Dynamic task, process and event handling is an important aspect of collaboration and Coalition C2. In the CoAX demonstrations a process panel was used to indicate the start of the tasking and lead into the heart of the demonstration. In the execution phase of operations, process panels in the main commands or headquarters were more extensively used as they enabled a clearer military relevant view of what was happening between the agents in less technical language than would otherwise be visible. Process and event panels have been found to be helpful in keeping users informed of the current stage of collaboration, and maintaining a shared picture of the current state of the collaborative efforts.
Our experience is that an agent-enabled environment gives the ability to create shared understanding and improved visualization. Specific benefits were gained when agents worked semi-autonomously in the background to process information and support decision making collaboratively with operators, and when agents were integrated into existing tools so as not to disrupt familiar methods of operation.

5.2Future Research Program

An aim only partially addressed in the current work is the construction and maintenance of a fully dynamic virtual Coalition organization. This would involve:

  • domains and agents added to the Coalition structure ‘on-the-fly’;

  • Coalition partners joining / leaving unpredictably;

  • handling of dynamic Coalition tasks, processes and events.

Capabilities under investigation for future demonstrations include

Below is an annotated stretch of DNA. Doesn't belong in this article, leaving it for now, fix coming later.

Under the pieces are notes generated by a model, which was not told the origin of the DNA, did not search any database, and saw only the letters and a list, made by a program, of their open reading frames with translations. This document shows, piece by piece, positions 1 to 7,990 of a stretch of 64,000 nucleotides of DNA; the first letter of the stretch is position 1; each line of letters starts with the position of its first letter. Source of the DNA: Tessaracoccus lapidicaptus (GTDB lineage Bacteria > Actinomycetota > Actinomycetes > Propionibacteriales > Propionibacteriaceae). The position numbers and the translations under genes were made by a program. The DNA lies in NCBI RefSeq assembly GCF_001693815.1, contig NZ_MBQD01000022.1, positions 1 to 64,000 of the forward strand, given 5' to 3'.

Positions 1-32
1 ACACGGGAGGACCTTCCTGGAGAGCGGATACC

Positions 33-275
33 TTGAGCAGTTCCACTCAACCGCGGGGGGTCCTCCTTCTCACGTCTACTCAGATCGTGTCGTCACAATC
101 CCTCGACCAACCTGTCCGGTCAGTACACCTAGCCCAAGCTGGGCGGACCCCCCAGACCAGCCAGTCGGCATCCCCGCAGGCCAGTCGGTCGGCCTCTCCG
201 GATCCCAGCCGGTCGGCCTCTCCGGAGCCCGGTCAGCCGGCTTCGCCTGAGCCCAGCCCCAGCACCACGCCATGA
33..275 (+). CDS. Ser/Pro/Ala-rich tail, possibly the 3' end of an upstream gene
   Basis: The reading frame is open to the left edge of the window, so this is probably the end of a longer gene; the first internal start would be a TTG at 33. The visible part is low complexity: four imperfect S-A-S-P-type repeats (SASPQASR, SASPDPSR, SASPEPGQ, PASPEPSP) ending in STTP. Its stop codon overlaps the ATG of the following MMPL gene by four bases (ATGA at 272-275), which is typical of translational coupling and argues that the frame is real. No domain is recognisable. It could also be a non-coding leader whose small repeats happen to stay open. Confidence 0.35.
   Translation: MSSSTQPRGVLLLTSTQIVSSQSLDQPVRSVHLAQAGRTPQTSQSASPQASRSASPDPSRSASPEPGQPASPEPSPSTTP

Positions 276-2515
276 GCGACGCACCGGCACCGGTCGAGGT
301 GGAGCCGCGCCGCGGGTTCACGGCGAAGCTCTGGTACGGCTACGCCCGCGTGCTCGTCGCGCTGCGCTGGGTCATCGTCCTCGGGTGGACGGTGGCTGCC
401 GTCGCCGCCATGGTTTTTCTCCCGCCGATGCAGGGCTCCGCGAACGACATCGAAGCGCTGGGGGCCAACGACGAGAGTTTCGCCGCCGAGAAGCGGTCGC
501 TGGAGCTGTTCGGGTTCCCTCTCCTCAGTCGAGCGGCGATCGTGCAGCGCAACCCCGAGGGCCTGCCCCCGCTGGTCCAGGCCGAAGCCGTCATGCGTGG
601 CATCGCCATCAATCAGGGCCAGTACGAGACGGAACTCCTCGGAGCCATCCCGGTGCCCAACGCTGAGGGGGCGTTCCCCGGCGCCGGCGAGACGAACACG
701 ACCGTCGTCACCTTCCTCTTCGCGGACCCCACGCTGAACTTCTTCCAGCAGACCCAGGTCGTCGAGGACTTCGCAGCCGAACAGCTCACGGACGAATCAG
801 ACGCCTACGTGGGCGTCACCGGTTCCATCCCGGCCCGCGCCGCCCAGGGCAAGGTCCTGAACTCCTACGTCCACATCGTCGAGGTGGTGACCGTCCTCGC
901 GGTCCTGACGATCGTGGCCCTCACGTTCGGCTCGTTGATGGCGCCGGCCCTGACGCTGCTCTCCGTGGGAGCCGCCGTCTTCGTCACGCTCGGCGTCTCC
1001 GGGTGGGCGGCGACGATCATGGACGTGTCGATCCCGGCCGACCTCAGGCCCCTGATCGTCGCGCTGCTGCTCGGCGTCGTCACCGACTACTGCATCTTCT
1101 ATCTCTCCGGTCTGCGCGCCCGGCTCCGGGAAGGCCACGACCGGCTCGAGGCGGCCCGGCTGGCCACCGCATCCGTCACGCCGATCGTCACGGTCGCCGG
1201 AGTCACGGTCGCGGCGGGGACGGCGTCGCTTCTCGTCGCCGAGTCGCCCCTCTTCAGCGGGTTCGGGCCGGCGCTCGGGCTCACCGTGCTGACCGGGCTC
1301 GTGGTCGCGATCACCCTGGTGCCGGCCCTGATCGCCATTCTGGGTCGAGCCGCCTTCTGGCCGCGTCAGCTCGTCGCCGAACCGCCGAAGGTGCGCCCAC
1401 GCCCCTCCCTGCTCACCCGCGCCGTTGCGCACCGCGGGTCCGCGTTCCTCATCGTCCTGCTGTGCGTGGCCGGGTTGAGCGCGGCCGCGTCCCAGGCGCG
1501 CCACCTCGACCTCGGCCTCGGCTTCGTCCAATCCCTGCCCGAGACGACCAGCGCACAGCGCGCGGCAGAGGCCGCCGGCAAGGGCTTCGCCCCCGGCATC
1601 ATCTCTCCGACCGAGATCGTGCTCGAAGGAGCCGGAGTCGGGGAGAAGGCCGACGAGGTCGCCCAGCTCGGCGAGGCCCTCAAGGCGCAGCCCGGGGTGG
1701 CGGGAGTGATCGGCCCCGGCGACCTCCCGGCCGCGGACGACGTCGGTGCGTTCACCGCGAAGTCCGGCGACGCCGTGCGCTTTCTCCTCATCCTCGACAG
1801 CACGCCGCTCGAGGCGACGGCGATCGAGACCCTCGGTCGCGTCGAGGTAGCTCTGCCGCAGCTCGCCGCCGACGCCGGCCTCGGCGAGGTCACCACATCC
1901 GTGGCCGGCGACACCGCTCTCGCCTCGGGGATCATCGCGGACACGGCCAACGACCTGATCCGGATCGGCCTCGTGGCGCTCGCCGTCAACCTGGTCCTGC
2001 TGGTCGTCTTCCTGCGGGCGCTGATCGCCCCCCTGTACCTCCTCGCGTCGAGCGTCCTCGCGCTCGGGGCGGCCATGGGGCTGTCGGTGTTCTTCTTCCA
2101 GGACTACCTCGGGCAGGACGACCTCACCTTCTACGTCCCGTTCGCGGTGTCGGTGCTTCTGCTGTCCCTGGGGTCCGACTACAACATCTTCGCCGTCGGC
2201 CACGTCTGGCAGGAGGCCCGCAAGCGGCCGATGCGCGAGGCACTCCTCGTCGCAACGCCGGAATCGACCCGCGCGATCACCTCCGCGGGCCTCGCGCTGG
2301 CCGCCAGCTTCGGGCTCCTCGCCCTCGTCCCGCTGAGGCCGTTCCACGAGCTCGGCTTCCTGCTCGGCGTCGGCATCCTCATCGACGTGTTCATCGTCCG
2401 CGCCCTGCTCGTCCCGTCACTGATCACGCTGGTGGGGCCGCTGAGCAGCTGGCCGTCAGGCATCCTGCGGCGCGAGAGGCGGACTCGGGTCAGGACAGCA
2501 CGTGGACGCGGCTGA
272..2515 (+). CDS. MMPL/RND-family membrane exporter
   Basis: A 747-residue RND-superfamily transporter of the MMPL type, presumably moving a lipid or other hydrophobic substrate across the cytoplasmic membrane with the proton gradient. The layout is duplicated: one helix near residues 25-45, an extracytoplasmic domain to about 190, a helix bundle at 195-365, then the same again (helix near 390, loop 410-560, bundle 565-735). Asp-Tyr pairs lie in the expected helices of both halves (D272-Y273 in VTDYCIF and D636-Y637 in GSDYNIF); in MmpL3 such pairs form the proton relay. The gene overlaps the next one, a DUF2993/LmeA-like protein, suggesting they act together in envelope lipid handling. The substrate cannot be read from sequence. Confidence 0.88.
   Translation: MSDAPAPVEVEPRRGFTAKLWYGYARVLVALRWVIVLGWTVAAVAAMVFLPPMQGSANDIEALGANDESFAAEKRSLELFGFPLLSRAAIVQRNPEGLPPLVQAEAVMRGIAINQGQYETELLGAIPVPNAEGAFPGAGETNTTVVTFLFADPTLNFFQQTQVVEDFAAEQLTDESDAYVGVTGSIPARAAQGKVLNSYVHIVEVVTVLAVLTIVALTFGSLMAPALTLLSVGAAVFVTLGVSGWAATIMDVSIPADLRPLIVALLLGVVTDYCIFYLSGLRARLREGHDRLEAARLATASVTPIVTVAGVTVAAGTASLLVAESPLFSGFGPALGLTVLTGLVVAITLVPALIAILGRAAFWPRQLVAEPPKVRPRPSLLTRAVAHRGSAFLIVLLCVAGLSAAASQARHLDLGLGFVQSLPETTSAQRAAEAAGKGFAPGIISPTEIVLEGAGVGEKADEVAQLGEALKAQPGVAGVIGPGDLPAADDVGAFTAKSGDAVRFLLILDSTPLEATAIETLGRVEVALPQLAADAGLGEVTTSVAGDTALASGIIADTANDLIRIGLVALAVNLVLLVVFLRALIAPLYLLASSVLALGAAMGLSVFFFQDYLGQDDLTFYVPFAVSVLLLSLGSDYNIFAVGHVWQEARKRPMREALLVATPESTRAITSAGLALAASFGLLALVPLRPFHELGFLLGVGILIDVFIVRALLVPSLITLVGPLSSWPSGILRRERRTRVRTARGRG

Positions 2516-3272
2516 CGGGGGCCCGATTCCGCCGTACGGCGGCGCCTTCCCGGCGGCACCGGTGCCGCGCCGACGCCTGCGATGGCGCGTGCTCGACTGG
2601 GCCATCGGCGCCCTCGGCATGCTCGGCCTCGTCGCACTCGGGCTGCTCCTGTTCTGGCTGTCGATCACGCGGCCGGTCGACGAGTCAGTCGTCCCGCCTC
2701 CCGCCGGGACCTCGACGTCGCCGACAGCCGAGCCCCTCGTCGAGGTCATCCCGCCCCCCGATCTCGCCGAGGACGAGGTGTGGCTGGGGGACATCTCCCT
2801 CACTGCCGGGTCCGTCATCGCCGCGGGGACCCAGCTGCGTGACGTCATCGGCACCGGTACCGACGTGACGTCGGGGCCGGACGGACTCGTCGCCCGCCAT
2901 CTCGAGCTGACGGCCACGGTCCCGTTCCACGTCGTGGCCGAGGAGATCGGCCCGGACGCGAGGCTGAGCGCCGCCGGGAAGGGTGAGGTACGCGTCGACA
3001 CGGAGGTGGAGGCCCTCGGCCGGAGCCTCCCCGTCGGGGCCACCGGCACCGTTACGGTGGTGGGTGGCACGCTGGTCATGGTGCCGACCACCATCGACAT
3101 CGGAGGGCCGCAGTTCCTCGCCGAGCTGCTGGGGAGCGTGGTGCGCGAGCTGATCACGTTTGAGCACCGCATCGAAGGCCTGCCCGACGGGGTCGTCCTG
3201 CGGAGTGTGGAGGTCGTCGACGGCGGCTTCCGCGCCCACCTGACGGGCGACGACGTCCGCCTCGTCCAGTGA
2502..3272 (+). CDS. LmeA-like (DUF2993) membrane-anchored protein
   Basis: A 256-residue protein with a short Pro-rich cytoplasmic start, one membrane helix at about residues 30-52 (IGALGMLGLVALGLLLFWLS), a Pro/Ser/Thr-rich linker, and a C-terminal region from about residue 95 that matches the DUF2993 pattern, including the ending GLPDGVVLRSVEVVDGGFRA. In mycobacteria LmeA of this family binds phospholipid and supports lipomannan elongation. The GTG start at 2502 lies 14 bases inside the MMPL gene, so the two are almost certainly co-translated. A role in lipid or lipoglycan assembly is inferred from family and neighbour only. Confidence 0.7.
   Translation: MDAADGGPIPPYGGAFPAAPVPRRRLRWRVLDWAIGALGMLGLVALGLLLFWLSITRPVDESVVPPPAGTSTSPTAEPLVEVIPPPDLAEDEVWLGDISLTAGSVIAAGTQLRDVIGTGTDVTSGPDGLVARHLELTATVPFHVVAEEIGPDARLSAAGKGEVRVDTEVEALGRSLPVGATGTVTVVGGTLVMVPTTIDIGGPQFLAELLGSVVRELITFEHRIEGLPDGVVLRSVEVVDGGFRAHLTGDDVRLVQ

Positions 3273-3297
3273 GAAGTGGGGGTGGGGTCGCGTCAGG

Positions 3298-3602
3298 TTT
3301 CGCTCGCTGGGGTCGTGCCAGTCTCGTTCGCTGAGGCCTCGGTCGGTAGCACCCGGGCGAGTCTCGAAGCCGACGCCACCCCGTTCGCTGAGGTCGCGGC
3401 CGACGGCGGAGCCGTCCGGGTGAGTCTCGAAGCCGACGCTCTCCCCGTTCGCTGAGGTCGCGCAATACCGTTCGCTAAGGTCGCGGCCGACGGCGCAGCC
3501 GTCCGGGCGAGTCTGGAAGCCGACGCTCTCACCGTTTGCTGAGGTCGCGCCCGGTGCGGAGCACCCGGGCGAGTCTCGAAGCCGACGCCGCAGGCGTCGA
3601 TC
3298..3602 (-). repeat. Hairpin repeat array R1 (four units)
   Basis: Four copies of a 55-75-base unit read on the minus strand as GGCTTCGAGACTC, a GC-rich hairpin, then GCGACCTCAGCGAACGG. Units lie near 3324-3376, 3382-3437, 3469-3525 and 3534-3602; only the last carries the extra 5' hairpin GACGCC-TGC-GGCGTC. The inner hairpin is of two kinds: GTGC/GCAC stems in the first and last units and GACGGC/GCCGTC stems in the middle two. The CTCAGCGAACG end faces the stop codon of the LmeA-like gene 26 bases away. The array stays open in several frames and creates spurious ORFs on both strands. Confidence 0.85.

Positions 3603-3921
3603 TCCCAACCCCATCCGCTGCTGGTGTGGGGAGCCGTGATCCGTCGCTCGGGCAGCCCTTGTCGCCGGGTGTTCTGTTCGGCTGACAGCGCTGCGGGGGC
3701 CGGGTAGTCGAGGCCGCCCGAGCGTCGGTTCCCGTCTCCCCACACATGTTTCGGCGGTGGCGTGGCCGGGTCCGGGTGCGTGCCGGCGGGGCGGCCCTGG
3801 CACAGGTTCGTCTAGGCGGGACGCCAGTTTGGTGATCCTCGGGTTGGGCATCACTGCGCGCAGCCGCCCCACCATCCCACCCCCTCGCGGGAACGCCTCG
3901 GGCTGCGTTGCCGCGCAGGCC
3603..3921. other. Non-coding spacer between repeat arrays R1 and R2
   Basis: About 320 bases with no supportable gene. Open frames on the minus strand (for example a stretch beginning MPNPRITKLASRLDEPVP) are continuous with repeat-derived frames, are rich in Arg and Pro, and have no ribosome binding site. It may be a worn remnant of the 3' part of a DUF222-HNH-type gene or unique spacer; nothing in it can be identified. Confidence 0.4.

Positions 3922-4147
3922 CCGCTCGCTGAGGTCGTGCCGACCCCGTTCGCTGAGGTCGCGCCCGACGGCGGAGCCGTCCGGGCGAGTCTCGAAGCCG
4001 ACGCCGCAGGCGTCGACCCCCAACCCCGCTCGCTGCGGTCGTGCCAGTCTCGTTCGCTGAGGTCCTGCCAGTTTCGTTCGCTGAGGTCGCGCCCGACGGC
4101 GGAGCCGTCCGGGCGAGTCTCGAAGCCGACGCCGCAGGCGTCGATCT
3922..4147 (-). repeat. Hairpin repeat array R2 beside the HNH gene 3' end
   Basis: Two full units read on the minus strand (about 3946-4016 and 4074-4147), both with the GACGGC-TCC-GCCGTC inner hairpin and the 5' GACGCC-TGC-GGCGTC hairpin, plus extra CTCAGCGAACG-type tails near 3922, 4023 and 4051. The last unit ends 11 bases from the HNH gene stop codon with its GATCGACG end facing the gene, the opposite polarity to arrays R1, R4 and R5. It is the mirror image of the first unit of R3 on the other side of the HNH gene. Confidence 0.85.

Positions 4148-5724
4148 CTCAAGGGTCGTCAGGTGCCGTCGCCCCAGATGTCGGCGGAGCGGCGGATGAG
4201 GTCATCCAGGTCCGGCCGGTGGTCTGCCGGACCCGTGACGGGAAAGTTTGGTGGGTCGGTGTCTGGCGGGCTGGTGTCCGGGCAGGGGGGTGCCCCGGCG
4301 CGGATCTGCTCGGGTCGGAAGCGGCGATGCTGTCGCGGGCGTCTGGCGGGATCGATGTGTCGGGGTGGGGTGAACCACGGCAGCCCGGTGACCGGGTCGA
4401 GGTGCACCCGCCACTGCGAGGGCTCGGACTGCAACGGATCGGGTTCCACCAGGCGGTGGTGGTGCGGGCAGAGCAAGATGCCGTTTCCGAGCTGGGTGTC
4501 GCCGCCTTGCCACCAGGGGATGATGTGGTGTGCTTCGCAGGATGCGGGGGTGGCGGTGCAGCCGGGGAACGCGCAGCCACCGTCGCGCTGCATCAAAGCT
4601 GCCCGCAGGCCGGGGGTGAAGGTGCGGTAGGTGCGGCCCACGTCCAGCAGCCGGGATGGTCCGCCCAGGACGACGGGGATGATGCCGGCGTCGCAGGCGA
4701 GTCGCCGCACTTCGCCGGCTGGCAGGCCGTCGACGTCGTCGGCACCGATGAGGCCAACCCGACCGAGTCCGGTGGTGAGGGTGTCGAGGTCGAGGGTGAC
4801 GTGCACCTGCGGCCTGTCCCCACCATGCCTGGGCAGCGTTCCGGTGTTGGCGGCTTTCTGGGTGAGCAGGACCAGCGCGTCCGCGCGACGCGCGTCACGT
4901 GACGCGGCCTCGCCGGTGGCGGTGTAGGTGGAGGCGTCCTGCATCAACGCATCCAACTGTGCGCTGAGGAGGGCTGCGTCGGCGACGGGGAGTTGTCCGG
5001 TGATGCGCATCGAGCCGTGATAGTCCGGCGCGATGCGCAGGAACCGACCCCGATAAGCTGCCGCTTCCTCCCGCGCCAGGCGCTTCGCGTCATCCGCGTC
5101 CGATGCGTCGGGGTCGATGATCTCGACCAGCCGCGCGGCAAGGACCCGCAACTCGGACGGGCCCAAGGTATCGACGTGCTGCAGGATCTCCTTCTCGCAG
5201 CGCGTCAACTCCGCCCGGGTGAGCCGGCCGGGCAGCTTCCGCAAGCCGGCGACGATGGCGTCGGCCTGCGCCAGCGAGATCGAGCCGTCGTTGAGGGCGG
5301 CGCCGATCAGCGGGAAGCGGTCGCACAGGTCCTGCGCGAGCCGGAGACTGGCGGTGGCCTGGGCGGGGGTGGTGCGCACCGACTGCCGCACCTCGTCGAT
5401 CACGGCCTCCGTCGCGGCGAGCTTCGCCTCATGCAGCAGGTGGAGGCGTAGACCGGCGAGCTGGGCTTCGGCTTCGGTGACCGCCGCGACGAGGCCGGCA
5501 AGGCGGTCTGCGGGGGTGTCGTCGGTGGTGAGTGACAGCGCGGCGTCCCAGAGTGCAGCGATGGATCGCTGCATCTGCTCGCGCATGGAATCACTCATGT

• obligation management, e.g. ensure that agents are meeting their commitments;

  • improved agent collaboration and run-time interoperability achieved using semantic web languages and technology (Allsopp et al, 2001a);

  • richer domain organization and security policies (Bradshaw et. al., 2001);

  • richer task, process and event management with more dynamically determined agent relationships (Tate et al., 2002);

  • a variety of agents providing new types of data, and data-processing capabilities such as threat classification and track prediction.

Aspects of this work will be included in the Fleet Battle Experiment-Juliet 2002, part of the Millennium Challenge joint integrating experiment.

5.3Military Implications of the Results

The CoAX research program has shown how software agents can carry out tasks that enable interoperability between information systems and infrastructure services brought together in a ‘come-as-you-are’ Coalition.